The battle over Reaganomics formally began in the General Assembly today when legislators began considering the administration's new corporate tax laws.
One of the state's leading labor organizations charged that those laws will result in a windfall for businesses that will cost Maryland more than $350 million in lost tax revenues by 1986.
The organization's attack was countered by the business community, which applauded Reagan's tax cuts as needed stimulation for the economy and asked for more breaks for corporations.
In Maryland and in more than 20 other states, state tax law is modeled on federal tax law. The result is that most changes enacted by Congress last summer will go into effect in Maryland unless the legislature votes to change the law.
Although the sentiments of business and labor leaders were clear, the mood of the legislators was not. Some Democrats are trying to piece together a new tax package to challenge the new laws, but they say their chances of passage are slim in an election year. Recently the legislature enacted a number of laws favorable to business, and several liberal legislators said they expect a pro-business attitude to prevail during this session. Legislators also worried that the precise impact of the federal tax law will remain unclear because there are so many variables in the economy.
"I don't think we should go along with it the federal law because it certainly helps the wealthy," said Sen. Julian L. Lapides (D.-Baltimore), a member of the Senate Budget and Tax Committee, which held a public hearing today on the tax issues. "But in this climate we would be hard put to change it."
Echoing labor leaders around the country, Thomas M. Bradley, president of the state branch of the AFL-CIO, urged the Senate committee to reject the Reagan tax plan. He said that if the tax system takes effect in Maryland, the state will have to make up for lost corporate tax revenues by decreasing services or raising taxes. "There is nothing in this law that says the money saved by corporations has to be invested in a new plant or new equipment or to create jobs," he said.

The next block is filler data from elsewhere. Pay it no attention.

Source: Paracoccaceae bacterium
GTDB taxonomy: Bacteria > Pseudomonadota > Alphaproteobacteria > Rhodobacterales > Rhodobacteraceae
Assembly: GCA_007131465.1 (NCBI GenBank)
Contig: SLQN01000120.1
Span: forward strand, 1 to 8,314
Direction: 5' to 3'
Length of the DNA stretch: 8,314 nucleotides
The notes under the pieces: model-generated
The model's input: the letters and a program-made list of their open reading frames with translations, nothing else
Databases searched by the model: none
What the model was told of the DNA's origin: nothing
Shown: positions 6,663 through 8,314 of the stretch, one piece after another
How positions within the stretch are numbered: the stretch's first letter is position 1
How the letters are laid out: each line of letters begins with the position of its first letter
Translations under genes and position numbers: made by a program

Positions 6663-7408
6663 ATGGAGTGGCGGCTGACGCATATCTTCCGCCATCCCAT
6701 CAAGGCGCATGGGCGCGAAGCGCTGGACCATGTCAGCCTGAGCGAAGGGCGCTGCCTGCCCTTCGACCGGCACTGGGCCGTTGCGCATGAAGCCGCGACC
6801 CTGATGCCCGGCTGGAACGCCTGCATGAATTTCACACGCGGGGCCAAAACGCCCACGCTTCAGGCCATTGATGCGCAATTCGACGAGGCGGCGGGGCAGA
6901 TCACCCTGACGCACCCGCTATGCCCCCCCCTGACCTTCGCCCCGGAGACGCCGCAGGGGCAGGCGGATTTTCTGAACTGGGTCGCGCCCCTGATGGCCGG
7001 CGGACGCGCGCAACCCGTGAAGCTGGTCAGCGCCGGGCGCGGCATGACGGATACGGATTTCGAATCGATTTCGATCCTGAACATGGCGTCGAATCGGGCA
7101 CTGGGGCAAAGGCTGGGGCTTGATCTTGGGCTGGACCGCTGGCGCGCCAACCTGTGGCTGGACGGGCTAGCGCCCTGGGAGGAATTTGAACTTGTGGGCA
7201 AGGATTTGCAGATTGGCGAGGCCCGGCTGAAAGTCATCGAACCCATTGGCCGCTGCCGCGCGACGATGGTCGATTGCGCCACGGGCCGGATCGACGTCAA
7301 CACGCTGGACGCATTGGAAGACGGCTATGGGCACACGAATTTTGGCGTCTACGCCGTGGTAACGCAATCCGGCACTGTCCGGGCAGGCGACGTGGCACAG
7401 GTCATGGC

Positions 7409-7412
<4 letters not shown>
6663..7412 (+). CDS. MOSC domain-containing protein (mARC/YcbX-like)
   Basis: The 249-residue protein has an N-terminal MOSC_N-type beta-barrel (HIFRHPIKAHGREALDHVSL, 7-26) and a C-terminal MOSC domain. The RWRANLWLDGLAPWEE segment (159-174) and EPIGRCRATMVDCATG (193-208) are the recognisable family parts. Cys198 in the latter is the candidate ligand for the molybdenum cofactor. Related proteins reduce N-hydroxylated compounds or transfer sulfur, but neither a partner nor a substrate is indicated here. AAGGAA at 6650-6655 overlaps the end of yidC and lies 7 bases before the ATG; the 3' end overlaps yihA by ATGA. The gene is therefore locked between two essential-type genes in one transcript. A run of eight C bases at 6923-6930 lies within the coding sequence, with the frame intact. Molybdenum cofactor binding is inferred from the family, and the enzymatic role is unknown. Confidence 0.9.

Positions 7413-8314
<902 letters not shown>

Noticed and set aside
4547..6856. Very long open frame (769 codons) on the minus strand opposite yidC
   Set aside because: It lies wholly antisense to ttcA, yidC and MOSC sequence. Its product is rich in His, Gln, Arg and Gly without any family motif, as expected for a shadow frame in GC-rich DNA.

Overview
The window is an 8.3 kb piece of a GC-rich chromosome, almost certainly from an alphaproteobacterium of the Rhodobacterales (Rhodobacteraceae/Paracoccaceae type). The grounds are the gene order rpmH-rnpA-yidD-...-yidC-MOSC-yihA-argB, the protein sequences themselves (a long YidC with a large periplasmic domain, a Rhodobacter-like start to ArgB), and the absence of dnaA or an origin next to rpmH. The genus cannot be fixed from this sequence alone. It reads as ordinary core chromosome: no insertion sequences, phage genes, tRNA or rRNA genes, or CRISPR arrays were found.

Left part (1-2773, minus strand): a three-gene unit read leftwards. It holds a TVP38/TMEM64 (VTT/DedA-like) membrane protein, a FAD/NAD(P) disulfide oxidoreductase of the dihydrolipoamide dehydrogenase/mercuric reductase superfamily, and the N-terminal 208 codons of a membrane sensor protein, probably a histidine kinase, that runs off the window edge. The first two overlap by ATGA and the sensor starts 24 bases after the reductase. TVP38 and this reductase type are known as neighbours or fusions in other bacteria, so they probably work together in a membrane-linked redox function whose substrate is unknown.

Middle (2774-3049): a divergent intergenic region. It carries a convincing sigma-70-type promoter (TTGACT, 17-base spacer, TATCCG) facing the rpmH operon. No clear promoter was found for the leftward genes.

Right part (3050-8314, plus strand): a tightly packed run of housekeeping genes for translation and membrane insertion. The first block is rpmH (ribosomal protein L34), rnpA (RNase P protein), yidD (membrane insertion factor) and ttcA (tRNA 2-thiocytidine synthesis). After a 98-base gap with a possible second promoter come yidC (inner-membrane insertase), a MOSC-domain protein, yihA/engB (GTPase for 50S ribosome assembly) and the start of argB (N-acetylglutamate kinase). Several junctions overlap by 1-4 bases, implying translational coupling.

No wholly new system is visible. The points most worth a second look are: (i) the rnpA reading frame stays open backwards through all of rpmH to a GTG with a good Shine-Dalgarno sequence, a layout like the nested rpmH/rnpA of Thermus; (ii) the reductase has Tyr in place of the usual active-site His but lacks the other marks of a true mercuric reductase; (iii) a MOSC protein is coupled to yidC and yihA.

The most significant change created by the Reagan system comes from a provision that allows corporations to depreciate their assets more quickly than under previous law, thus lowering their taxable income. The change is of particular consequence in Maryland, where more than half of the state's corporate tax revenues are put into the transportation trust fund, which pays for the state's roads and bridges. According to state projections, this fund would lose roughly $105 million by 1986 because of new Reagan tax measures.
"The system amounts to a rapid and arbitrary system of write-offs which totally destroys the concept of business income for tax purposes," Bradley told the senators. "It's like taking the concept of taxation based on ability to pay, and stuffing it into the saddlebags of federal budget director David Stockman's Trojan Horse."
The argument over the federal corporate tax laws represents a classic split between business and labor organizations. The business community argues that the tax write-offs will improve the economy and create jobs. Business leaders say the state can expect to receive higher sales and income tax revenues that would offset losses from lower corporate taxes. They say that with higher employment, the state would have to pay out less in welfare and unemployment benefits.
Harry Pogash, a spokesman for the state Chamber of Commerce and a vice president of Black and Decker, a large power tool company, said the state should maintain the federal corporate tax law to ensure that companies such as his continue to do business here. And he lobbied for another tax measure to stimulate business -- so-called urban enterprise zones -- that has not been approved yet at the federal level.
"The stakes are high," Pogash said. "There is a real battle for business among states."
He and several Republican legislators conceded, however, that Maryland will suffer initial losses from the corporate tax plan and that states will only begin to benefit when the Reagan administration's economic program succeeds. Administration officials have projected an improvement in the economy by next summer or fall.